At Vital Strategies, we undertake these kinds of message testing studies often, on a range of topics: tobacco control, road safety, salt reduction and many more. However, to the best of our knowledge, to date, there is no published study on message testing of a TB campaign. Our TB message testing study, described  in this white paper, fills this research gap by assessing the comprehension, acceptability and potential effectiveness of four different PSA concepts about TB prevention and treatment. 

Quantitative data: data that is measured and quantified using numbers 

Can you tell me more about the PSA concepts and methods used during message testing research? 

Vital Strategies developed four TB-related PSA concepts: Annu, Cough, Sunil, and Manoj. Each concept had a different execution style, message and images, but the same objectives: to deliver information about TB and its symptoms, reduce TB-related stigma, and encourage people to seek care for TB. The four concepts address: (1) multidrug-resistant TB (Annu); (2) smoking and secondhand smoke and TB (Cough); (3) HIV and TB (Manoj); and (4) TB only (Sunil). The concepts Annu, Manoj, and Sunil used testimonials as the style to convey key messages, whereas  Cough used strong graphic images and negative emotions.  

For this study, we used a mixed quantitative and qualitative methodology, conducting 20 focus groups with a total of 234 participants ages 18 to 40. Participants were shown animated versions of the four potential PSAs, and, after viewing each of the concepts, they rated and discussed them.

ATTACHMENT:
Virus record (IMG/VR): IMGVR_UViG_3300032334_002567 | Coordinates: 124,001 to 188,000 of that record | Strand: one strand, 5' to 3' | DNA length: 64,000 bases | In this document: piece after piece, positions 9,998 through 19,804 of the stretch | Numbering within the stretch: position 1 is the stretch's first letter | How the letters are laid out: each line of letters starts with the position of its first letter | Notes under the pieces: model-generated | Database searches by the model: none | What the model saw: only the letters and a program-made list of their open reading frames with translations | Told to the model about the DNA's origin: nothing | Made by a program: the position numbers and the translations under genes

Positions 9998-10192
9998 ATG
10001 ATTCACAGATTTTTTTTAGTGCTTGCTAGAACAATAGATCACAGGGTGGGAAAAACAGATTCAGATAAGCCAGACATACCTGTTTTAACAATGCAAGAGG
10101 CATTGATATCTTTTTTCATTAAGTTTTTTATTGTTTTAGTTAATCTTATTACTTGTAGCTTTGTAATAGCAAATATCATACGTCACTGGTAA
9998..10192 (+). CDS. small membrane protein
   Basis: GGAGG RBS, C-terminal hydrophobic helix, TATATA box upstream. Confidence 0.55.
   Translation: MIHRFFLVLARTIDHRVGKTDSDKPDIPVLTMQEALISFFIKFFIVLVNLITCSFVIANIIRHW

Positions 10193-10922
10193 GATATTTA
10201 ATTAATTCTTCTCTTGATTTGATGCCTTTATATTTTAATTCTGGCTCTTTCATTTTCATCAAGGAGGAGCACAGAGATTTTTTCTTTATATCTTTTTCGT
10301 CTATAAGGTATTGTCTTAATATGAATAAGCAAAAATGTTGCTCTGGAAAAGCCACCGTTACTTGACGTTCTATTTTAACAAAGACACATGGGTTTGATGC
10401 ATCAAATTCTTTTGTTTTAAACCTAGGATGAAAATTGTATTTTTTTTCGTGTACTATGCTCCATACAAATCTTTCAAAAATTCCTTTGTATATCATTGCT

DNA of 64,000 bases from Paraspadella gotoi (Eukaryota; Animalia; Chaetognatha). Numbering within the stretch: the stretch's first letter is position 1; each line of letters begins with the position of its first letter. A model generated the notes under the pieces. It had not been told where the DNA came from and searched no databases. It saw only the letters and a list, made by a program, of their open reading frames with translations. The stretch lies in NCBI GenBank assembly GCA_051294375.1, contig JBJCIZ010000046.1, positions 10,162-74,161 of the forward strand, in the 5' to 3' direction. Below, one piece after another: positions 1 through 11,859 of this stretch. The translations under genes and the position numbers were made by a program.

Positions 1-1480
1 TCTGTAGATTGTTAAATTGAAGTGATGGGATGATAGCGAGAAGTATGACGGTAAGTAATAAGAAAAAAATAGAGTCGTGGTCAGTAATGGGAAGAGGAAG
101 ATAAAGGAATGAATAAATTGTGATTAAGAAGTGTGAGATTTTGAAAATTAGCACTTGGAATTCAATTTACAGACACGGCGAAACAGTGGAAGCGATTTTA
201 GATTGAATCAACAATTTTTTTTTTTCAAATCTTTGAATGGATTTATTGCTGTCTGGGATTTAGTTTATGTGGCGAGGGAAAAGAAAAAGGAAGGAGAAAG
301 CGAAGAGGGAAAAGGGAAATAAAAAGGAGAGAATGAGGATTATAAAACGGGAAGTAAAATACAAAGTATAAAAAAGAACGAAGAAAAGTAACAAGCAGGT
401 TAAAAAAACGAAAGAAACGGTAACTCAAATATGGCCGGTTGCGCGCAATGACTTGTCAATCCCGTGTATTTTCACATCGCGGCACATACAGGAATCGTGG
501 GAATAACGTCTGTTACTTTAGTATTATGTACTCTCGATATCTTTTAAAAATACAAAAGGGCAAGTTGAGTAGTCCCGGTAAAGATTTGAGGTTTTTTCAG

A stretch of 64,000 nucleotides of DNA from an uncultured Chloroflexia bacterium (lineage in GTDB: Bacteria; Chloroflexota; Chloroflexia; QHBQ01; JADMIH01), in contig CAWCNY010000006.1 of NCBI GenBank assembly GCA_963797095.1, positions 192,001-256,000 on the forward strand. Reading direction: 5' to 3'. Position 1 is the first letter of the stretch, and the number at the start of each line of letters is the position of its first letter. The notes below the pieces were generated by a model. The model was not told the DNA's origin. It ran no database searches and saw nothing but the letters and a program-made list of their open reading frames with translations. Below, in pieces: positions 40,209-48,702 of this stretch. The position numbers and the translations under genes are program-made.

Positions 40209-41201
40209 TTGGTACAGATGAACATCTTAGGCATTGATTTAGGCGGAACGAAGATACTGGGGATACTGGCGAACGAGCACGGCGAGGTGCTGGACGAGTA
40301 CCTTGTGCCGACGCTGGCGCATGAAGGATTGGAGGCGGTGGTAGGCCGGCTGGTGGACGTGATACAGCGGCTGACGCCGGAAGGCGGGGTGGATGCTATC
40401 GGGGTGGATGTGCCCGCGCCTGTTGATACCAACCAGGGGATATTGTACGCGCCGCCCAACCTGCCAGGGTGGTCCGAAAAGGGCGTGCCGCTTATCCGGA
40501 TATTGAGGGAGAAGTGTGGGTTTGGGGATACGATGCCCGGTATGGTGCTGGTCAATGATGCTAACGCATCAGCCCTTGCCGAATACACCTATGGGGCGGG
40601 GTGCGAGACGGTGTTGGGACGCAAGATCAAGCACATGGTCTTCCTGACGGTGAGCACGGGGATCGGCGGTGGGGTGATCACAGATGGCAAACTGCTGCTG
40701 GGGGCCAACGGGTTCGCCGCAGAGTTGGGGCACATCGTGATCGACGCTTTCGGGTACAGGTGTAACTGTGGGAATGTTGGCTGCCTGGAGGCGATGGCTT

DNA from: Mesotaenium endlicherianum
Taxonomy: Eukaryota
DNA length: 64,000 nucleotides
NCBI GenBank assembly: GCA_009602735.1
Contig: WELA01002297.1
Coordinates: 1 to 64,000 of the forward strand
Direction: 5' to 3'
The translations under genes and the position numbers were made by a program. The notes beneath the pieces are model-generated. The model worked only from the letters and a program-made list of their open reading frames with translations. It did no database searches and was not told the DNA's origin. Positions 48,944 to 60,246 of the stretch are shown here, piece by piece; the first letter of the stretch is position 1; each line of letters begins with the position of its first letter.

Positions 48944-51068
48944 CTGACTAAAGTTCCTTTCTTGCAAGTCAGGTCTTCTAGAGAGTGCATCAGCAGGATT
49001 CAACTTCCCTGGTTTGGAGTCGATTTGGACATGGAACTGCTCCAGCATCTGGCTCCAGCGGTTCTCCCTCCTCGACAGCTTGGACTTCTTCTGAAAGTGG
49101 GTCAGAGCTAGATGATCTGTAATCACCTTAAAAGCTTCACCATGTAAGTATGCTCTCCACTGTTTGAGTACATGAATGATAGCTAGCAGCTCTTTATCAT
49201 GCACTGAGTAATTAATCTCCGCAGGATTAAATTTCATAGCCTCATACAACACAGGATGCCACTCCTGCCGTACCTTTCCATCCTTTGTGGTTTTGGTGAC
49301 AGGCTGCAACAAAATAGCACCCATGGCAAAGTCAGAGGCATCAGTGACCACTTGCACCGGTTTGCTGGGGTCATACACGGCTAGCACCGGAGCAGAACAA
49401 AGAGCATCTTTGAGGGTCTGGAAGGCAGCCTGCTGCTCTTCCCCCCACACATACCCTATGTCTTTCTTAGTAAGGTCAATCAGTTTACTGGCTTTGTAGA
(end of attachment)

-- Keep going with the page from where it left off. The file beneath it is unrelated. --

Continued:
Qualitative data: data that is descriptive and open-ended  

Collecting both quantitative data from ratings and qualitative data from open-ended discussions offers researchers a more complete picture of the audience reactions than either method can provide on its own. Participants were asked to rate each concept by agreeing or disagreeing with statements such as, “the PSA was easy to understand” and “the PSA motivated me to visit a doctor in case of TB symptoms.” Based on these results, each concept was analyzed on five key measures: message credibility and persuasive ability; message acceptance; perceived effectiveness; understanding; and negative emotion. The open-ended discussion focused on efficacy, message comprehension, acceptability and cultural appropriateness.  

Graphical user interface, application

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Stills from the four PSA concepts: Cough, Annu, Manoj, and Sunil  

What did the study find and what can we learn from it?